We woke up with the roosters, and Liz rallied out of bed for a quick 3 mile run. Breakfast was at the hotel (the Blue Marlin) with the group, and a seemingly benign conversation about books turned into a talk about e-books and Fifty shades porn. Can’t make this stuff up.
We walked down the the Galakiwi offices to get suited up for our morning snorkel trip. This was my one opportunity to dive in the Galapagos – though I was the only diver – and I was excited to go underwater.
While we waited for the gear assembly we watched the handful of 100 runners who were running the Galapagos Marathon. It was a brutally hot day, and we sweat just cheering them on – but we still cheered. They appreciated it since there was no one else out in this heat to clap.
This was a great group to travel with. We all liked to laugh and have fun, as was evidenced by a re-visit from a big black (native) Galapagos carpenter bee.
Liz: *jumping up* “Oh no! A carpenter bee!”
Lina: “Why? Are you made of wood?”
These things never seem as funny when written out later, but five of us laughed hysterically for a while.
Before our snorkel destination we stopped to bird watch and learned the differences between the blue footed boobies and frigates.
As soon as my dive master Franklin realized I was a dive instructor, he quickly changed our itinerary. “This is too easy a dive for you.” So I snorkeled the first time rather than dove the first time out. The visibility wasn’t great, but we had a very playful sea lion that came sort of close.
We knicknamed Amanda and Lina “the gigglers” becauser they constantly made each other laugh. I loved being around a group that has so much fun together.
For our first dive, Franklin and I dove through a gorgeous cavern. We saw some black tip reef shark and another sea lion. I love diving with sea lions – they’re so fast, sneaky, and playful. One minute you’re diving along and looking at coral, and the next minute you have a pair of huge eyes and whiskery sea lion in front of your mask. They like when you do flips underwater, because then they can dart in and out around you and your bubbles. This makes me ridiculously happy.
We ate lunch on the boat, taking bites between an animated discuss about animated movie. And then we had a walk a nearby beach. This was a bit of an ordeal since one of the motors wouldnt rise so we couldn’t back up too far into shore. This prompted a hilarious process of each of us jumping off the side and wading in. Pablo told us all about mangrove trees and how they use water to take root elsewhere on the beach.
Franklin and I returned to the cavern for another dive and in search of the hammerheads. We saw eagle rays and turtles, and some schooling hammers off in the distance.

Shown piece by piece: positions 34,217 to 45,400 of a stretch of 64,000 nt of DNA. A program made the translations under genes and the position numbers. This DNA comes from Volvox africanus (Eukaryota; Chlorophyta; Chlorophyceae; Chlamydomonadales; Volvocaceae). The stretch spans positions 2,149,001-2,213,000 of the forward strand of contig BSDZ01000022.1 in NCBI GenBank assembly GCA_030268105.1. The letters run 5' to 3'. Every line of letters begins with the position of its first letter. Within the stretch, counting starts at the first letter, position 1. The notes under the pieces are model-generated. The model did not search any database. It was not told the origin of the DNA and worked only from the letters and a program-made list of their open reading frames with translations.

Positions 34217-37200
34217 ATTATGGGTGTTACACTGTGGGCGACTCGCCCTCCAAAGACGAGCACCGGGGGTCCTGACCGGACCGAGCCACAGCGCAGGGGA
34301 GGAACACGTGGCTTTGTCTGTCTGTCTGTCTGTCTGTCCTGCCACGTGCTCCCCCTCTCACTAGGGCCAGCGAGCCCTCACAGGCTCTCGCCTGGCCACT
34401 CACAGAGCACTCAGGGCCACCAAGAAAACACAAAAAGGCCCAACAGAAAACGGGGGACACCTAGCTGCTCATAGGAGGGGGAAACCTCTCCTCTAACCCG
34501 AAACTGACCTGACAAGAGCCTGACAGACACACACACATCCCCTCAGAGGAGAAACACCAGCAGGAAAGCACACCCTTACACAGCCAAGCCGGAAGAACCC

Back on San Cristobal we quickly changed and hopped on a bus to the “Interpretation Center”. It was still hot and humid, and we were all walking a bit slower from the morning’s activity. (“They don’t call this Active South America for nothin’!”). The Interpretation Center was a place (unfortunately not air conditioned) where Pablo could use background maps and exhibits to tell us all about lava flow, the Nazca shelf, water currents, air, and animals, and how all of this created the Galapagos Islands as we see them today. We learned that the easternmost islands are the oldest, because the Nazca shelf moves from West to East – with the east eventually disappearing underneath the South American plate. Thus the volcanic activity.
We also learned about the flightless cormorant, which we wouldn’t see on this trip because they’re only in specific areas of two islands. There are also 14 different types of finches, though all of them can be traced back to one kind of finch.
Having said all of that, we also learned a great deal about Darwin. I had no idea that he visited the Galapagos at 24 years old but didn’t actually publish his theories until the age of 49.
Finally – when the heat had gotten the best of us and we all needed naps – Pablo told us about the crazy settlers who landed on Floreana. Like the dentist who brought his lover to Floreana; they both pulled all their teeth so they wouldn’t have any teeth problems when they got there. And then there was the “Baroness” Eloise Wehrborn de Wagner-Bosque who lived there with her two German lovers and who treated everyone as her underlings. All of this is documented in a book called The Galapagos Affair which, as of this writing, has a whole five reviews on Amazon.com.
Dinner on our Own
After a walk back into town, we were all on our own for dinner. Liz and I opted for athe “San Jose BBQ” which was outdoors with plastic tables and chairs. There was a huge grill filled with fresh meats and fish. We almost ordered pescado for two but decided to split it – a good thing too since it was HUGE.
We also ordered beer but the waitress said something about “no” and “Sunday”. Liz joked, “Apparently they haven’t evolved that far yet.”
On the way out of the restaurant we ran into Pablo and asked him to point us to dessert. He sent us to a tiny little bakery right around the corner. There, we waited for over 5 minutes – which is notable because we were the only ones there until 5 Ecuadorian women came in after us and walked right in front of us to the counter. Apparently Aggressiveness is rewarded here, so after a few minutes of still not being served, Liz looked up “cake” in her dictionary and then got her pushy on. The end result: us back in the room with a cake and a chocolate covered donut. (a word which, incidentally, has no translation in Spanish)
Again, we were in bed by 9:00.